As scientists we must resist the urge to wring our hands in defeat or recoil at evidence of the public’s lack of understanding about science. Encouragingly, the vast majority of scientists (87%) reported that they discuss science or research findings with non-scientists “often” or “occasionally.” The Pew Research survey suggests that scientists, while currently held in high esteem by most Americans, would be wise to extend a similar level of respect to the public.
Nearly half of all responding scientists (49%) said that U.S. scientific achievements rank first in the world. The scientist group may be failing to appreciate the full impact of the ethical, moral, political, and other perspectives with which the broader public filters scientific information. Just 17% of the public thinks that U.S. scientific achievements rate as the best in the world. Clearly, the public is somewhat less confident in America’s scientific prowess than scientists. Fewer Americans today (27%) offer scientific achievements as one of the country’s most important achievements than did so a decade ago (47%).
Now more than ever, as our society faces increasing challenges, from energy dependence to the threat of an influenza pandemic, the scientific community must contribute to respectful dialogue with the public. Engaging with the public on scientific issues, rather than lecturing to them, requires listening to their perspectives, encouraging mutual learning,1 and finding new ways to leverage popular culture, new media, journalism, and civic channels to facilitate dialogue opportunities. One innovative example is the Science & Entertainment Exchange, a National Academy of Sciences program for matching technical experts and creative professionals. Training for scientists interested in improving their public communication skills is offered through organizations including Stanford University’s Woods Institute for the Environment Aldo Leopold Leadership Program, Research!America’s Paul G. Rogers Society for Global Health Research, and AAAS.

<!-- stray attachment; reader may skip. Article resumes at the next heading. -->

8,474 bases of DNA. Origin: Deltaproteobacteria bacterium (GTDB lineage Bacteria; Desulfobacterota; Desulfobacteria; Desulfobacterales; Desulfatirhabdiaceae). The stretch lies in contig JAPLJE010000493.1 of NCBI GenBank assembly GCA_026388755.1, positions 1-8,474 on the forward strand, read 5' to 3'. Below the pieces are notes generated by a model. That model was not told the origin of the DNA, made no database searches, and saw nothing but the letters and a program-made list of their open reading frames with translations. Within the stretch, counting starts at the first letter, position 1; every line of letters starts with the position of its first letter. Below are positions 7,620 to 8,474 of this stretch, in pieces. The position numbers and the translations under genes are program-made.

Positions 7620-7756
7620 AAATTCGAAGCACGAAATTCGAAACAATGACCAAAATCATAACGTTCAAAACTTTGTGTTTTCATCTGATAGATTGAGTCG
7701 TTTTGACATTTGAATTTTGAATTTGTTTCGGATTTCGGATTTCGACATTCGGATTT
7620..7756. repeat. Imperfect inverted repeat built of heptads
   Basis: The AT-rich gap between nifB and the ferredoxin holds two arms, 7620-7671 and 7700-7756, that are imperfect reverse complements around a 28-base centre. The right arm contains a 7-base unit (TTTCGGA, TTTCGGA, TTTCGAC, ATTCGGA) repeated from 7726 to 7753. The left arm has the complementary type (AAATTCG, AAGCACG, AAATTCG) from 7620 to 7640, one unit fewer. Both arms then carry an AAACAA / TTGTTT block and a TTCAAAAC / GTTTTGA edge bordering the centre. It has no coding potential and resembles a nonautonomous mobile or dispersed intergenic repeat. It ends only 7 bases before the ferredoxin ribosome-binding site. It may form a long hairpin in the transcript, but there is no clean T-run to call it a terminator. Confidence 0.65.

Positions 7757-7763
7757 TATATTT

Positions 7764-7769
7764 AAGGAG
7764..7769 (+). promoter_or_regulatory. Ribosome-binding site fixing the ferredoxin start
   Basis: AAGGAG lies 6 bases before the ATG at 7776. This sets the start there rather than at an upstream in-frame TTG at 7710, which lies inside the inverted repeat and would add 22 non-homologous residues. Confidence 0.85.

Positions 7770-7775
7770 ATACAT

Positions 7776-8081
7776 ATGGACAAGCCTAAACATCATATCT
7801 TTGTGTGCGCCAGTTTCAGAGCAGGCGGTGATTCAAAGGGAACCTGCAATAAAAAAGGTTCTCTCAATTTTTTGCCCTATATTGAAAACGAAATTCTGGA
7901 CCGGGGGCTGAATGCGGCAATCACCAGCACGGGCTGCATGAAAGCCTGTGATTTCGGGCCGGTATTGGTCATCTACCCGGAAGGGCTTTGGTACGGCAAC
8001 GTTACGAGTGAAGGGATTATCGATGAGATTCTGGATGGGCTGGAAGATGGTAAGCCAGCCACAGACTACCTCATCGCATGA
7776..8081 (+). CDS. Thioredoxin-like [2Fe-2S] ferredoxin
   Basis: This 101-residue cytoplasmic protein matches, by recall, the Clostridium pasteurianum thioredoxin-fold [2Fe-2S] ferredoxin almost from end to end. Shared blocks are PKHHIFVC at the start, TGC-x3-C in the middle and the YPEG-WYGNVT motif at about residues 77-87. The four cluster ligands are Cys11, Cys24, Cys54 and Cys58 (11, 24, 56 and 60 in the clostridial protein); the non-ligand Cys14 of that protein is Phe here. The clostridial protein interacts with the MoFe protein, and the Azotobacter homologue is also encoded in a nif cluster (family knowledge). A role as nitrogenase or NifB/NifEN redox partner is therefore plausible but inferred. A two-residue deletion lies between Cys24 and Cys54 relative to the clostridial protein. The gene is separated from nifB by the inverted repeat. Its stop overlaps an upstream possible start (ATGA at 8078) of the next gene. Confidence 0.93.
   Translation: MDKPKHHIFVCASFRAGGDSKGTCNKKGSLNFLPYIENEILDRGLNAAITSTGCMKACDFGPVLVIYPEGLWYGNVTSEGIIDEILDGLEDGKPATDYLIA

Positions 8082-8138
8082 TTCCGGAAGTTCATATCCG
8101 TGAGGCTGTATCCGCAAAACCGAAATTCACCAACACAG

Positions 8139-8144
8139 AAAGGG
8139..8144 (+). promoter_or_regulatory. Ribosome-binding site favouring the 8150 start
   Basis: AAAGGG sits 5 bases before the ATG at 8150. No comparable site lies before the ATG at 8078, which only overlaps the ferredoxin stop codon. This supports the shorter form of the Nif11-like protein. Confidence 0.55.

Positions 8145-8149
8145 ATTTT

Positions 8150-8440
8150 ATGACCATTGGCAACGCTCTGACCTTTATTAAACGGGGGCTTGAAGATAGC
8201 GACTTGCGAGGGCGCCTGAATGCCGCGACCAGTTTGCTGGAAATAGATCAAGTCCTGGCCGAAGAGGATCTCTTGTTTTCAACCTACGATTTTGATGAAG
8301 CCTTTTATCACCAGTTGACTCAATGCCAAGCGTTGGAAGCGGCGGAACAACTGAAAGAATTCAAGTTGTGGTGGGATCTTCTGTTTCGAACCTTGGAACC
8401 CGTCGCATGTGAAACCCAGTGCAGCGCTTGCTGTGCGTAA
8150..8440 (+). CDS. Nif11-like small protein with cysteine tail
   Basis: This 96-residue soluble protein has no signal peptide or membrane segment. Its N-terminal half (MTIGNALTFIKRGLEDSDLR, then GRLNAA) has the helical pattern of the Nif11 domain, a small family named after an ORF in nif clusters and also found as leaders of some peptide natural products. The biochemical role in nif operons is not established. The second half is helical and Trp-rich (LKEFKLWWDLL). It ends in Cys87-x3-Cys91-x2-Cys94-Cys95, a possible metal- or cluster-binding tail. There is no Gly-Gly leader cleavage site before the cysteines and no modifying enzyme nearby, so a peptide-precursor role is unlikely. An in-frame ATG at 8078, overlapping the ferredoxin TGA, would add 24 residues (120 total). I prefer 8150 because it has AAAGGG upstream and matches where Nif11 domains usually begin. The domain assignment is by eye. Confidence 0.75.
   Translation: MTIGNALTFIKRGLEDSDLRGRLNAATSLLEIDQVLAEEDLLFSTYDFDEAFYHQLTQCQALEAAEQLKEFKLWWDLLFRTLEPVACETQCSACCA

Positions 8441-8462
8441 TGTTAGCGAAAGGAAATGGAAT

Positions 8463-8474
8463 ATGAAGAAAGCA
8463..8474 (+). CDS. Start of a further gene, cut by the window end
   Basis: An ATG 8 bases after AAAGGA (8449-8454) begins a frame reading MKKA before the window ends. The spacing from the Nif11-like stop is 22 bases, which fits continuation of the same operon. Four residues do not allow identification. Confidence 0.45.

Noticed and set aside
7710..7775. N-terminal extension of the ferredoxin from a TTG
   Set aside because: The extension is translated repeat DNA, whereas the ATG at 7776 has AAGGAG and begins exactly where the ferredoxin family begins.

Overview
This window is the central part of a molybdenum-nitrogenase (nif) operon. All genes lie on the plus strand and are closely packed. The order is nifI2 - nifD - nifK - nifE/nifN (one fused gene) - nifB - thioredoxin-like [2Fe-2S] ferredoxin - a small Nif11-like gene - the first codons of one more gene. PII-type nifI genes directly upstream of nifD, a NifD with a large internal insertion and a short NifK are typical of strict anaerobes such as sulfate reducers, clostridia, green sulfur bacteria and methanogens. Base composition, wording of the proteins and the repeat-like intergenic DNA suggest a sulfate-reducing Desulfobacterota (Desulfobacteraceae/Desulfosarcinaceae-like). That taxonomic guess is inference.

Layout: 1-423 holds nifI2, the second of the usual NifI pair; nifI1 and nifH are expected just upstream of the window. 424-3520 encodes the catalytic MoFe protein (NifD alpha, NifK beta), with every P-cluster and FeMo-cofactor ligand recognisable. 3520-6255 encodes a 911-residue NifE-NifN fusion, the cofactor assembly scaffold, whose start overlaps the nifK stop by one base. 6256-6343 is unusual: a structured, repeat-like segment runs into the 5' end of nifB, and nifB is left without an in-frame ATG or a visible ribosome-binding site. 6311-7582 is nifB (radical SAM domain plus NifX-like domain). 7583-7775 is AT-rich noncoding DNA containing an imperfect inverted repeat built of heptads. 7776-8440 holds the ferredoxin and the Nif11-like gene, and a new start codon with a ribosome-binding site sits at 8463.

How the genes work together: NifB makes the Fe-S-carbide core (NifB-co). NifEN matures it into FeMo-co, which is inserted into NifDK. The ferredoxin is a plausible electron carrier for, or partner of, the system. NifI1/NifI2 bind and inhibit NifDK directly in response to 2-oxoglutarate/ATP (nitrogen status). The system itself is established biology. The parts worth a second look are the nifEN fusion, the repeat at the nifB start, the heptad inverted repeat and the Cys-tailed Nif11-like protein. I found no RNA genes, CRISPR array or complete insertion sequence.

In addition to being a good idea for promoting public engagement on science-based issues, these and other efforts to encourage interaction between scientists and society may increasingly be a requirement: On January 21, 2009, President Obama issued a Memorandum on Transparency and Open Government and called for recommendations for making the Federal government more transparent, participatory, and collaborative.2 Now, new survey data suggest an urgent need to make science both more open and transparent.
- “Many Experts, Many Audiences: Public Engagement with Science and Informal Science Education: A CAISE Inquiry Group Report,” Center for Advancement of Informal Science Education (CAISE), Washington, D.C., March 2009. ↩
- White House Web site: http://www.whitehouse.gov/the_press_office/TransparencyandOpenGovernment. ↩